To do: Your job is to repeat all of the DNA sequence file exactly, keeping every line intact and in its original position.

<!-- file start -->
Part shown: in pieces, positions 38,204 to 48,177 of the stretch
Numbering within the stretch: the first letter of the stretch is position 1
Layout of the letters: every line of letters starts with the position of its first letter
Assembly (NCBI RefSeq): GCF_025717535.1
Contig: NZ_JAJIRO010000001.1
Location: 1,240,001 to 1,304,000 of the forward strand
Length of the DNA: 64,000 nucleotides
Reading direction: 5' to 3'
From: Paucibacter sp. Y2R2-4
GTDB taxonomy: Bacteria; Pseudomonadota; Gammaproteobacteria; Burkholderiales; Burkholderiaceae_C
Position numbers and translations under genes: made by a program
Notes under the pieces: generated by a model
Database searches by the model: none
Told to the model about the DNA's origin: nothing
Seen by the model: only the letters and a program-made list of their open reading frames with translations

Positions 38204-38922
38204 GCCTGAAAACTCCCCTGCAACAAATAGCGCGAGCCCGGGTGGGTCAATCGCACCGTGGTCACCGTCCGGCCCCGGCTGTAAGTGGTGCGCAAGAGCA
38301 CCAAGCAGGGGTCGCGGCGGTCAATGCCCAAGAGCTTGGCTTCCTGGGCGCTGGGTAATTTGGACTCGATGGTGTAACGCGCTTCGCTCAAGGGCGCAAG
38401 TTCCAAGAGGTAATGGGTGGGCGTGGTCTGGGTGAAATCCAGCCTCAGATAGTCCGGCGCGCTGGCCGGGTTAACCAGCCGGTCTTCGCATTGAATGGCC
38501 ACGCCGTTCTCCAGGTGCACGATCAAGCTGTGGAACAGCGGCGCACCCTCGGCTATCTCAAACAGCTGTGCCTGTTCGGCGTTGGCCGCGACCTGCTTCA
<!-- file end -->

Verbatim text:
Part shown: in pieces, positions 38,204 to 48,177 of the stretch
Numbering within the stretch: the first letter of the stretch is position 1
Layout of the letters: every line of letters starts with the position of its first letter
Assembly (NCBI RefSeq): GCF_025717535.1
Contig: NZ_JAJIRO010000001.1
Location: 1,240,001 to 1,304,000 of the forward strand
Length of the DNA: 64,000 nucleotides
Reading direction: 5' to 3'
From: Paucibacter sp. Y2R2-4
GTDB taxonomy: Bacteria; Pseudomonadota; Gammaproteobacteria; Burkholderiales; Burkholderiaceae_C
Position numbers and translations under genes: made by a program
Notes under the pieces: generated by a model
Database searches by the model: none
Told to the model about the DNA's origin: nothing
Seen by the model: only the letters and a program-made list of their open reading frames with translations

Positions 38204-38922
38204 GCCTGAAAACTCCCCTGCAACAAATAGCGCGAGCCCGGGTGGGTCAATCGCACCGTGGTCACCGTCCGGCCCCGGCTGTAAGTGGTGCGCAAGAGCA
38301 CCAAGCAGGGGTCGCGGCGGTCAATGCCCAAGAGCTTGGCTTCCTGGGCGCTGGGTAATTTGGACTCGATGGTGTAACGCGCTTCGCTCAAGGGCGCAAG
38401 TTCCAAGAGGTAATGGGTGGGCGTGGTCTGGGTGAAATCCAGCCTCAGATAGTCCGGCGCGCTGGCCGGGTTAACCAGCCGGTCTTCGCATTGAATGGCC
38501 ACGCCGTTCTCCAGGTGCACGATCAAGCTGTGGAACAGCGGCGCACCCTCGGCTATCTCAAACAGCTGTGCCTGTTCGGCGTTGGCCGCGACCTGCTTCA